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Struck by virus, comic book industry tries to draw next page
The pandemic has transformed Christina Blanch, owner of Aw Yeah Comics, into a nightly TV host.
Nine times a week, Blanch leads a livestream from the store she lives above in Muncie, Indiana, to sell some comics and interact with regulars. She holds up issues one by one, usually for $5 or $10, and takes down addresses from buyers. It's a way to get by but helps keep the shop's community spirit alive. The show has a warm, thank-God-we-have-each-other feel to it. Sometimes Blanch sips a Modelo or vents about a difficult day. She calls it "What We Do in the Comic Shop."
Long a repository for tales of world-threatening cataclysms and doomsday dystopias, the comic shop in the coronavirus era now finds itself drawn into a fight for its very survival. The crisis, felt across retailers, poses a particular threat to comic book shops, a pop-culture institution that has, through pluck and passion, held out through digital upheaval while remaining stubbornly resistant to corporate ownership.
Even as the pandemic era takes on the appearance of a comic — desolate urban centers, masks everywhere — the ink-and-paper industry is at a standstill that some believe jeopardizes its future, casting doubt on how many shops will make it through and what might befall the gathering places of proud nerds, geeks and readers everywhere.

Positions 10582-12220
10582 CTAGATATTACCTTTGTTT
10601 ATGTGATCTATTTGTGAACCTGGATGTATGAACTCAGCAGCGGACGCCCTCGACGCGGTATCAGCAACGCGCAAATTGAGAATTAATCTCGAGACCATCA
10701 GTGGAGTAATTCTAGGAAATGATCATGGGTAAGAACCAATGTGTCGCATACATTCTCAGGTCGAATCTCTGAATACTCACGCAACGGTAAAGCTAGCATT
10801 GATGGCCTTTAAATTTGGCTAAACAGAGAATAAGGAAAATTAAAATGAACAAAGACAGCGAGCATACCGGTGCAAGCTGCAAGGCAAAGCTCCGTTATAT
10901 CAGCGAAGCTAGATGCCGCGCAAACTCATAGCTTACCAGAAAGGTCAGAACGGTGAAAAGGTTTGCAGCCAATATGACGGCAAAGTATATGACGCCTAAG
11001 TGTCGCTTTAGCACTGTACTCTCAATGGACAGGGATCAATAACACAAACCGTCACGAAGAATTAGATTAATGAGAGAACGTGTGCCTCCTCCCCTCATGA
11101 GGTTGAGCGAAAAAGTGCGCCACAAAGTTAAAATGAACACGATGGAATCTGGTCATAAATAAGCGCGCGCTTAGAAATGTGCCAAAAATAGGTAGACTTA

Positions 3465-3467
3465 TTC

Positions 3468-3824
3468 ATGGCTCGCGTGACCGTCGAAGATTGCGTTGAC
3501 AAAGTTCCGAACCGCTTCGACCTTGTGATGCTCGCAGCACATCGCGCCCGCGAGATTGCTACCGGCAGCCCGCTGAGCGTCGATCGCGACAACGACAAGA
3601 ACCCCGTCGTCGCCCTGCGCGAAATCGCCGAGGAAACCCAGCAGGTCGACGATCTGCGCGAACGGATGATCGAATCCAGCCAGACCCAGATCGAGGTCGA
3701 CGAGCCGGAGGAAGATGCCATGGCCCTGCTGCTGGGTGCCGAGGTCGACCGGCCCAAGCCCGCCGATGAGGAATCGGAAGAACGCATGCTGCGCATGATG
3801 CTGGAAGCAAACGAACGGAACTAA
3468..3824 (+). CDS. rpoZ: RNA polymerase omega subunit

It won't go — insert "POW!" bubble — without a fight.
"I've put so much into this shop. I'm going to go down swinging if I'm going to go down," says Blanch, who also writes comic books and graphic novels. "This place is important to people. What are you going to do but keep going?"
Saturday would have been Free Comic Book Day, an annual nationwide event intended to bring die-hards and newbies alike into stores. Instead, stores are closed nationwide and new print issues haven't been released since late March, when the industry's primary distributor, Diamond Comic Distributors, shut down.
Normally, some 6 million extra comics are distributed for the day and around 1.2 million people flock to stores. For some shops, it dwarfs even Comic-Con, the annual San Diego convention (also canceled). Joe Field, owner of Flying Color Comics in Concord, California, who came up with the holiday, calls it "the single biggest retail day in the comic book industry."
The stoppage, says Dan Gearino, author of "Comic Shop: The Retail Mavericks Who Gave us a New Geek Culture," comes as the industry — despite being a pipeline to massive billion-dollar blockbusters — isn't in great financial health.
"We're going to come out of this with fewer comic shops, but there will be enough that survive that this industry will continue," Gearino says. "The question I'm asking is: How big will the culling be?"
Tate Ottati has run Tate's Comics in Lauderhill, Florida, for 27 years — long enough, he says, to see people who first came in as teenagers return with their own kids. "There's cool stuff every day where you go, 'Oh, my God, look at this great comic book,' or, 'Look at this amazing statue,'" he says.